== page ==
Parents will often recall the “good old days” of childhood, especially if they’re seeing their child struggling at home or in school. It can be tempting to recall an era when seemingly kids did what they were told to do when we see an unruly child in a restaurant. It’s likely most of us have overheard some version of, “When I was growing up, I knew to listen to my parents….or else…”
Are kids really so different today?
One thing is for sure: The demands of our kids’ environments have evolved over time.
Since 1977, the number of kindergartners enrolled in full-day programs as opposed to half-day has nearly tripled. The average amount of homework for 1st – 3rd graders has more than doubled over the past 2 decades.
As curriculums are loaded to accommodate the increasing pressure of high-stakes testing, teachers find themselves with in-class material left at the end of the day. Originally intended for instruction together with the teacher, these assignments make for stressful homework.
Elementary school students are increasingly expected to sit in school for longer periods of time. They’re often assigned homework and are participating in more activities, with about 6 out of 10 children participating in extracurricular activities in the US. The assignments sent home are often simple and minimal, though to a child struggling to focus or to physically remain in a seat all day, the homework may not feel minimal. When a child is not able to do what we ask of him, we will often see unwanted or oppositional behaviors. When our expectations exceed a child’s ability or skill set in school, we see increased resistance to school and teachers.
Between the ages of 5 and 7, it is actually developmentally expected for children to have a hard time controlling their impulses. In fact, from an executive functioning perspective, poor impulse control is a dominating characteristic of 5-7 year olds. How do we manage the ever-increasing demands placed on teachers? What about all of those long-term goals we have for our child?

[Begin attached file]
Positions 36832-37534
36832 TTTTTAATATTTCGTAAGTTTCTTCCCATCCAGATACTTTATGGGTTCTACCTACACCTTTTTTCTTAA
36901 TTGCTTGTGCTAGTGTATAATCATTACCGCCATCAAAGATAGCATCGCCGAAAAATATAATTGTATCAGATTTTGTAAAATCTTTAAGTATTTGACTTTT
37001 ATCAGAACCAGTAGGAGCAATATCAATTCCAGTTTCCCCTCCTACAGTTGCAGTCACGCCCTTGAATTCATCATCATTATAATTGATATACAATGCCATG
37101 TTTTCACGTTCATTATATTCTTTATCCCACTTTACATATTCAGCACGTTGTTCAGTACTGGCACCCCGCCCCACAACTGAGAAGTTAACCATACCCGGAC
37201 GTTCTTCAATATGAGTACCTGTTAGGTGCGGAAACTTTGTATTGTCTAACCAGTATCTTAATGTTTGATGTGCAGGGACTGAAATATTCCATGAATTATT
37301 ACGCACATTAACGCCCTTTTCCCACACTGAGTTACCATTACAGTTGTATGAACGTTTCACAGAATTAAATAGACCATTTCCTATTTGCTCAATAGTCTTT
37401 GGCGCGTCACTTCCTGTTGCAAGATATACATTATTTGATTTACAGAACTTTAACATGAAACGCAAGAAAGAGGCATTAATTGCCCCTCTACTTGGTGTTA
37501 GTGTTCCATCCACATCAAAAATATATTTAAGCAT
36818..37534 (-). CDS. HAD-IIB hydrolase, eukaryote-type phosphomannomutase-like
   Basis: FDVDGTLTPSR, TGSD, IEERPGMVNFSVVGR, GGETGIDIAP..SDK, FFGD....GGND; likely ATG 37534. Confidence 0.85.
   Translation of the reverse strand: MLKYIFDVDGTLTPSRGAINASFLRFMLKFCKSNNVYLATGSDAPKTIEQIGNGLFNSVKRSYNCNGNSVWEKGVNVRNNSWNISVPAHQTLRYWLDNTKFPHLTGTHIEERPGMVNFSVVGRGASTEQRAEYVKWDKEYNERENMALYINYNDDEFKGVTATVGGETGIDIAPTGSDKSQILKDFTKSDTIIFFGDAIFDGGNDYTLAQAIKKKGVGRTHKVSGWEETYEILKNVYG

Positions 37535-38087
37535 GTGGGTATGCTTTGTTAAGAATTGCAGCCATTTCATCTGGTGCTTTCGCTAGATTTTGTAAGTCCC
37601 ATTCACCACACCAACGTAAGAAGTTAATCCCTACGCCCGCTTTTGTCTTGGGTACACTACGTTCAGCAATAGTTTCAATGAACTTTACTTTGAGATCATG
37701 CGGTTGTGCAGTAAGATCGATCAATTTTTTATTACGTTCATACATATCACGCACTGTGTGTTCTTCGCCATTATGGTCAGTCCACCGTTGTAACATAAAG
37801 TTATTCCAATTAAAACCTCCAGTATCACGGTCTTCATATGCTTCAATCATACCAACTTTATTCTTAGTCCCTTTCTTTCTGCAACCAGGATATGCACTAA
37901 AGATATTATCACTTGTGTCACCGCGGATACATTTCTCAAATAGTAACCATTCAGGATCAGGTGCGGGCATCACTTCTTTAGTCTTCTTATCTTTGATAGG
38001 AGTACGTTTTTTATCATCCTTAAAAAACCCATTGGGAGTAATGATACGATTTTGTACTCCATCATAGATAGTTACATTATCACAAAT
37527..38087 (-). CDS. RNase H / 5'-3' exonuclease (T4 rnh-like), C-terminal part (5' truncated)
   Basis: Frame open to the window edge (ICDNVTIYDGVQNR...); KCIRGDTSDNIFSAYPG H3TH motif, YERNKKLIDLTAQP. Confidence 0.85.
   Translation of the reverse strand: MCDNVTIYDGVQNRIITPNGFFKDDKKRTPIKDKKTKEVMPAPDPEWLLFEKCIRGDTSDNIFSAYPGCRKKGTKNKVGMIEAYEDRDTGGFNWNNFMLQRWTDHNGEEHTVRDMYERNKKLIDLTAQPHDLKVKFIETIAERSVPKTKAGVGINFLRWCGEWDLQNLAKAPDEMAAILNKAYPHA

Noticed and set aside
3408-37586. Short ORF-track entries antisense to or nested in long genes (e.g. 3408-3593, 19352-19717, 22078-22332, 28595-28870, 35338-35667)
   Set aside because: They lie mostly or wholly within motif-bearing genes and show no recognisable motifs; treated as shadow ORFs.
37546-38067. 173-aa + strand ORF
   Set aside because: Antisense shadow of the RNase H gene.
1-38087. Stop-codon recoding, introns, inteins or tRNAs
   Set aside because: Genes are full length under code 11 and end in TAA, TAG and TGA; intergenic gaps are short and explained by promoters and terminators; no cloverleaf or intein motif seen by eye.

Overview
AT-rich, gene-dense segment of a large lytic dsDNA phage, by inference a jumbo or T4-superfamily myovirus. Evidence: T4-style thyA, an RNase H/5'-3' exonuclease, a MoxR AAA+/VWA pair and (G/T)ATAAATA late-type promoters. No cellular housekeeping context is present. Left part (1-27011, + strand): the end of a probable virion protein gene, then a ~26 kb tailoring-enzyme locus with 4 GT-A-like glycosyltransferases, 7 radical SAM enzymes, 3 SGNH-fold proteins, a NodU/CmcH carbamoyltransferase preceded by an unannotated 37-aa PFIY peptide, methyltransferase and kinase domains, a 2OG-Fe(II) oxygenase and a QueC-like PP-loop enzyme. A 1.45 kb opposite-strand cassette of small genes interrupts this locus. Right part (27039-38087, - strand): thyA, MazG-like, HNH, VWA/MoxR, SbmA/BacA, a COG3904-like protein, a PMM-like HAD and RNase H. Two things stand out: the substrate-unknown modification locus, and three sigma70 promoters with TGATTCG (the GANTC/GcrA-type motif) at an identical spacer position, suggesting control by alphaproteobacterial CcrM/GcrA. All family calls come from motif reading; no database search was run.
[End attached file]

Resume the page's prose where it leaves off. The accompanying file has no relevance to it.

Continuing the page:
Maybe we don’t have to remove the expectations, but rather accommodate increased creativity in how they are met.
Consider that as kids transition to middle or junior high school, they meet the block schedule. This means planning ahead, selecting books and materials from their locker to carry with them throughout the day, and making multiple mental shifts as they change classrooms, changes in scenery, peer groups, and teachers. They confront varying teaching styles and experience the challenges of social problem solving. Prior to entering high school, a seed is often planted related to post-secondary education, vocational direction, their long-term future and goal setting.
These are all significant endeavors for even a typically developing 11-13 year old. During this stage of brain development, executive functioning allows for improvement in impulse control and inattention; however, goal setting and planning skills are only beginning to take form. Working memory will not be considered relatively stable until about the age of 15, and peak planning skills do not develop until the age of about 19 or 20.